Cutting constituents off from the opportunity to engage in public comment is the ultimate disrespect to students and the public at large. It means many members of the public can’t express their views to their elected representatives, which means many important voices go unheard.

For the second time, Montana’s Public Service Commission cancelled an open meeting shortly before its scheduled time on Oct. 15. The agency, which is responsible for regulating “the rates and service quality for investor owned electric, natural gas, water, waste-water, and legacy telecommunication companies,” was scheduled to discuss a fee that would make using solar energy more expensive for many Montanans. 

UM students and Missoula residents who opposed the fee took time off of classes and work to drive nearly two hours to Helena so they could participate in public comment. They were given no explanation regarding the cancellation.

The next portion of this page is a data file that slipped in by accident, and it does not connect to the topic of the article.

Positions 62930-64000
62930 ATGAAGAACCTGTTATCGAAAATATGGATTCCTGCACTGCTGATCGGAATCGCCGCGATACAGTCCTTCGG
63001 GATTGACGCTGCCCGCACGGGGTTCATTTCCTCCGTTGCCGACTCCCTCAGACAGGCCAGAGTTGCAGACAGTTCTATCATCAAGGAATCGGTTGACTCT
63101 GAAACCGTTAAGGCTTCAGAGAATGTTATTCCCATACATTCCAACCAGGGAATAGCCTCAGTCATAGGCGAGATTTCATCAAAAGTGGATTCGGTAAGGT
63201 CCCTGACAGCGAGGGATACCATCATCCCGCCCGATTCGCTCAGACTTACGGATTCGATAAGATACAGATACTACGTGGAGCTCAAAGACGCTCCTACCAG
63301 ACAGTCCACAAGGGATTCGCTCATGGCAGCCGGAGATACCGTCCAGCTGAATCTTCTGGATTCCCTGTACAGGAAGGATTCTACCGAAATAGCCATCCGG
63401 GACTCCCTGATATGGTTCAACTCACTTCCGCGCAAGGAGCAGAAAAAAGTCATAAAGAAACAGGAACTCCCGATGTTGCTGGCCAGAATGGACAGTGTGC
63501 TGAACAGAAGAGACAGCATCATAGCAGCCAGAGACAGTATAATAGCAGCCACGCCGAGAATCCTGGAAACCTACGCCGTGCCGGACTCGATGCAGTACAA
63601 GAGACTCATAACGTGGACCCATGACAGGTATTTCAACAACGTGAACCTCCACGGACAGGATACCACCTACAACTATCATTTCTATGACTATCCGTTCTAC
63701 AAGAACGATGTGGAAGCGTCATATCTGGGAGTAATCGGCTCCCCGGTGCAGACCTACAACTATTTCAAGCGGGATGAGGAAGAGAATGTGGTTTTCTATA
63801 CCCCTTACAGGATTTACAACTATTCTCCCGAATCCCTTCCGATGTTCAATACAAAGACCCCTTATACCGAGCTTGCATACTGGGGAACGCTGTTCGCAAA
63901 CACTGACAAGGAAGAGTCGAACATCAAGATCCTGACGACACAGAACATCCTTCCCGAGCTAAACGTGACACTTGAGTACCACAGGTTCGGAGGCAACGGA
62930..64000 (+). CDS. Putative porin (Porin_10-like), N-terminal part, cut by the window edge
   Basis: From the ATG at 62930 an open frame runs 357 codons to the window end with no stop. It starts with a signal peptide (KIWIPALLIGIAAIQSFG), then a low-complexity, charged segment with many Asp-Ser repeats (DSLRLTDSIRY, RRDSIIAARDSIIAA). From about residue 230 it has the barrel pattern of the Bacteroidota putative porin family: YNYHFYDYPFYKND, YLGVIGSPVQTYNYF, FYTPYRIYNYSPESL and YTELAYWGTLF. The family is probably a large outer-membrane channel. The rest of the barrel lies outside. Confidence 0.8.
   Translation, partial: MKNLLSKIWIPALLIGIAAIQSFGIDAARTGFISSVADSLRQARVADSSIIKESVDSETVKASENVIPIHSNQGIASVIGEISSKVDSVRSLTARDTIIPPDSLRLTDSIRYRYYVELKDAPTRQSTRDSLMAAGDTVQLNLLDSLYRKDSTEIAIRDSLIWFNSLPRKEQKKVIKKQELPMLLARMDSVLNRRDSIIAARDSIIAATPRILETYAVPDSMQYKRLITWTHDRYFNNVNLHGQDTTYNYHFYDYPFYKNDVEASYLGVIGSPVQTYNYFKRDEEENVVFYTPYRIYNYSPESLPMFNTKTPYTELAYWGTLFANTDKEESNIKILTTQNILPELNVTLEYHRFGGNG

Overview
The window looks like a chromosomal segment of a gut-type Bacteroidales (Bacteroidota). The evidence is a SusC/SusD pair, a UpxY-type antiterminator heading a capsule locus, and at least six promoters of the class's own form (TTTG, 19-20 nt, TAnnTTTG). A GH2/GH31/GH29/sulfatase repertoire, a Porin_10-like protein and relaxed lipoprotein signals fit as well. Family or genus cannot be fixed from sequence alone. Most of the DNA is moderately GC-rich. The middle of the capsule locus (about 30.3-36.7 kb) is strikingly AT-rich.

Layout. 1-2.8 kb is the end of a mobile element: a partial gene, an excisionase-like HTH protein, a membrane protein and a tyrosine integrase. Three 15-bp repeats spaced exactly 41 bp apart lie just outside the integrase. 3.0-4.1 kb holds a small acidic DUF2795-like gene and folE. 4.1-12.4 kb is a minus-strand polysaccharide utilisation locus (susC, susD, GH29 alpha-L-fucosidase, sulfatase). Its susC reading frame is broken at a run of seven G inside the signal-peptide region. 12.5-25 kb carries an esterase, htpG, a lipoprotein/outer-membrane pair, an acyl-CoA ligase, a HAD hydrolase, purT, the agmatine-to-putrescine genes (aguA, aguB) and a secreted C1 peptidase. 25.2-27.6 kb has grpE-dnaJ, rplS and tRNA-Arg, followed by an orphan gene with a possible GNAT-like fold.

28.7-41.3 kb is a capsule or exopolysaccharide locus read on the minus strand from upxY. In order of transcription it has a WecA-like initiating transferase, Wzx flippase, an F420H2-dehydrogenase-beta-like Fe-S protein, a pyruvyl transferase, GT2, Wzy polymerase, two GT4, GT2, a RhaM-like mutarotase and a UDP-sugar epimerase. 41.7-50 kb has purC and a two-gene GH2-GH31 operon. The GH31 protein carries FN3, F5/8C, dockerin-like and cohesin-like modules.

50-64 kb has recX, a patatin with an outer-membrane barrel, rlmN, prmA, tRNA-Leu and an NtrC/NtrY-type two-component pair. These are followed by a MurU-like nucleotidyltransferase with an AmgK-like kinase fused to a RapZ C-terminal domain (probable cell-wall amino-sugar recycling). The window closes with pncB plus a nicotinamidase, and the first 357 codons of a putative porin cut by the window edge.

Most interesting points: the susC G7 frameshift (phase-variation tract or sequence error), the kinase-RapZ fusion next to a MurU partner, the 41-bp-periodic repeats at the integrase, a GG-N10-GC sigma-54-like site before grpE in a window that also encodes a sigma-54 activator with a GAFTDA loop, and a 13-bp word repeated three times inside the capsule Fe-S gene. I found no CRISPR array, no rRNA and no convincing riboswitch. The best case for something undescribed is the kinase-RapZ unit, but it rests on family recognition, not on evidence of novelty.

Regardless of the reasons behind cancelling the meetings, the PSC’s move signaled a lack of respect and consideration for constituents’ opinions. The public should have ample opportunity to know the time and location of any public meeting. They should also have ample opportunity to reschedule based on any changes. The government’s ability to function depends on a robust connection with the public, yet there are still many barriers to participation, especially among students. 

According to an annual survey conducted by U.S. News, between 2016 and 2017, fewer than 50% of university students nationwide brought a car to campus. Since nearly all meetings between state government officials are held in Helena, many students may not have a way to travel to them. Those who do often must take time off from their classes or work, spending a significant amount of money on gas in the process. 

When officials cancel an open meeting, they limit the voices they hear about an issue. Student participation in government doesn’t just depend on students’ efforts to participate. It also depends on the government’s willingness to accommodate and respect their participation.